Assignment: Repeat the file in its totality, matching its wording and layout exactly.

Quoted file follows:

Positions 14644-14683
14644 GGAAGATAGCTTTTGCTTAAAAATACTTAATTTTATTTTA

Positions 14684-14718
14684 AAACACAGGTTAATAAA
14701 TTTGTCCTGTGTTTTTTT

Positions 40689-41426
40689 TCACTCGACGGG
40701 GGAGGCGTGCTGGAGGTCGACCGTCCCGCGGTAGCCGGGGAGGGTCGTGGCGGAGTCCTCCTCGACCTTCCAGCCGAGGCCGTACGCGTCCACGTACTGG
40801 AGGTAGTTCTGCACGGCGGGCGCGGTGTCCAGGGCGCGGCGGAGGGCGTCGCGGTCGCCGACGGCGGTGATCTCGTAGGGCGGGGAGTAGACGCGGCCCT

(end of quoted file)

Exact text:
Positions 14644-14683
14644 GGAAGATAGCTTTTGCTTAAAAATACTTAATTTTATTTTA

Positions 14684-14718
14684 AAACACAGGTTAATAAA
14701 TTTGTCCTGTGTTTTTTT

Positions 40689-41426
40689 TCACTCGACGGG
40701 GGAGGCGTGCTGGAGGTCGACCGTCCCGCGGTAGCCGGGGAGGGTCGTGGCGGAGTCCTCCTCGACCTTCCAGCCGAGGCCGTACGCGTCCACGTACTGG
40801 AGGTAGTTCTGCACGGCGGGCGCGGTGTCCAGGGCGCGGCGGAGGGCGTCGCGGTCGCCGACGGCGGTGATCTCGTAGGGCGGGGAGTAGACGCGGCCCT